Contact Center Agents are Brand Ambassadors: ICMI participants
May 6, 2015
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The average entry-level contact center agents earn $28,000 annually while the seasoned ones can bring home more than $41,000, according to the International Customer Management Institute, ICMI, not shabby for a career most enter accidentally.

In a vendor-sponsored study, “The Modern Agent: Understanding Performance, Productivity, and Positive Results,” ICMI finds that call centers have yet to empower their brand ambassadors to deliver optimal customer service.

The study resonates well with the participants of ICMI Contact Center Expo and Conference being held in Orlando this week.

Most argue that technology, processes and culture make it difficult to pursue customer service as a career.

Justin Robbins, senior analyst for ICMI in an interview today said: “It is unacceptable that most contact center agents do not have the adequate technology. They perform in a complex work environment, navigate through multiple systems and applications and are over-stressed.”

Jeff Toister, the author of “Service Failure: The Real Reasons Employees Struggle with Customer Service and What You Can Do About It,” believes that multitasking leads to poor customer service and adds to the employee attrition.

“When you are on a call, looking up multiple applications, chatting with an expert or supervisor, it’s difficult to pay attention to the customer,” Toister said in an interview.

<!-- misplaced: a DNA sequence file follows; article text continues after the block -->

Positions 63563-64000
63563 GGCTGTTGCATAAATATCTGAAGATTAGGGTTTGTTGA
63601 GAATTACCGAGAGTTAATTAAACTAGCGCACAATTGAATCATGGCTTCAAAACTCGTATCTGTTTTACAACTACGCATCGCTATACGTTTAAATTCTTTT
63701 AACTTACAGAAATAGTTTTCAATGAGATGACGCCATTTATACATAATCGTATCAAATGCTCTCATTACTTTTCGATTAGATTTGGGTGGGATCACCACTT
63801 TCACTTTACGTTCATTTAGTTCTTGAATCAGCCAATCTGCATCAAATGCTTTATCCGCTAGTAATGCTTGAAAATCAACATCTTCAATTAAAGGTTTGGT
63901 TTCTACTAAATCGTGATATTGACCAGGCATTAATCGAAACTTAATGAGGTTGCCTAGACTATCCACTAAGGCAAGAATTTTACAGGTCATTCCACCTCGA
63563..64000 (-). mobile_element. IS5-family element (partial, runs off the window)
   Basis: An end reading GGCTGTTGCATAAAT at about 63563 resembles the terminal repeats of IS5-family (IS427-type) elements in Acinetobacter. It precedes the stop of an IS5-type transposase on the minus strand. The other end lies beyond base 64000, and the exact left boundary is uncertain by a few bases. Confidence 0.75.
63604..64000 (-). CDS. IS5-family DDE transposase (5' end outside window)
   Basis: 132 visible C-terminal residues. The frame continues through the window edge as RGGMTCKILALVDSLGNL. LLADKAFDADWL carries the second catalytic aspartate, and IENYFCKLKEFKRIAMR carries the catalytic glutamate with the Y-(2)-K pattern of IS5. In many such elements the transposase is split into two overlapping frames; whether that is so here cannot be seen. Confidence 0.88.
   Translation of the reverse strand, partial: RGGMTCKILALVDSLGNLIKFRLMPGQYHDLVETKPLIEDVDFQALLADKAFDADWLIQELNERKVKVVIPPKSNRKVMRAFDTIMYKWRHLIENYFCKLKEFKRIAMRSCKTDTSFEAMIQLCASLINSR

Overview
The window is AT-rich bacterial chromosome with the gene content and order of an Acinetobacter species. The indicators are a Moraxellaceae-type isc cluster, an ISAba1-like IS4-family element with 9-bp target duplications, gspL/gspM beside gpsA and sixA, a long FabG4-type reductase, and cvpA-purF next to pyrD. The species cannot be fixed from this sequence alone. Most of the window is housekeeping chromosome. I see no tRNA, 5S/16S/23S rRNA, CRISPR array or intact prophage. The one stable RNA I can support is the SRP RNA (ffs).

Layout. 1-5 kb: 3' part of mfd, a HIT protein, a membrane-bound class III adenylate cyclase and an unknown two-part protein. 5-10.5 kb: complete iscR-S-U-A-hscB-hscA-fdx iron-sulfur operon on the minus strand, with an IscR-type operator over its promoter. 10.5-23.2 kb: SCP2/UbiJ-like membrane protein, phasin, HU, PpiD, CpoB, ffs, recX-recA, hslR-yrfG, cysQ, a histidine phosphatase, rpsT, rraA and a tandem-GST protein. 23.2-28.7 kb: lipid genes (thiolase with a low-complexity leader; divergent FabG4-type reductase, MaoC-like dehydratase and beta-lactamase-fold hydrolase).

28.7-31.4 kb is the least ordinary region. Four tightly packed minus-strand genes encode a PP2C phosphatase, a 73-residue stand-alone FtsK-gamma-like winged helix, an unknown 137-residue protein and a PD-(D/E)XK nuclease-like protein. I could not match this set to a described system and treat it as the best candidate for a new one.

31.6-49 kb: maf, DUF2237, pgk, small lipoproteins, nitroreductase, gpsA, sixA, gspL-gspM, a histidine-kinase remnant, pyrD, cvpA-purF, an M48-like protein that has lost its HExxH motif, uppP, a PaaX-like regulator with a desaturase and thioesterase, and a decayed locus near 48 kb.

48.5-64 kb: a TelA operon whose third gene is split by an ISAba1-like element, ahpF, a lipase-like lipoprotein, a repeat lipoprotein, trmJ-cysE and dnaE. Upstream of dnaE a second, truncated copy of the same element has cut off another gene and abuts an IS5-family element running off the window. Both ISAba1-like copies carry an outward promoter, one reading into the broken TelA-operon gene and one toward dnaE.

However, technology alone can’t do the trick.

“What makes you a good agent at JetBlue won’t guarantee your success at Disney,” says Toister. “Culture,” he says, “plays a key role.”

Toister argues that “culture” defined in the executive off-sites usually don’t reflect the reality of contact centers.

“How often do companies survey their agents?” he asks adding “imagine if you were surveying your customer for feedback once a year.”

Many start their career in contact centers not by choice, like Rose Polchin, a Senior Consultant for ICMI. She told the participants of her session “Contact Center Operations 101” that she started working as an agent as a college student but continued on after graduation.

That sums up the journey of the most contact center professionals.

But socializing with the participants of ICMI Contact Center Expo & Conference you can’t really tell that these are “accidental” professionals. Most are passionate about what they do and are here for educational growth, networking, and sharing of proven best practices.

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Ibrahim Sajid Malick

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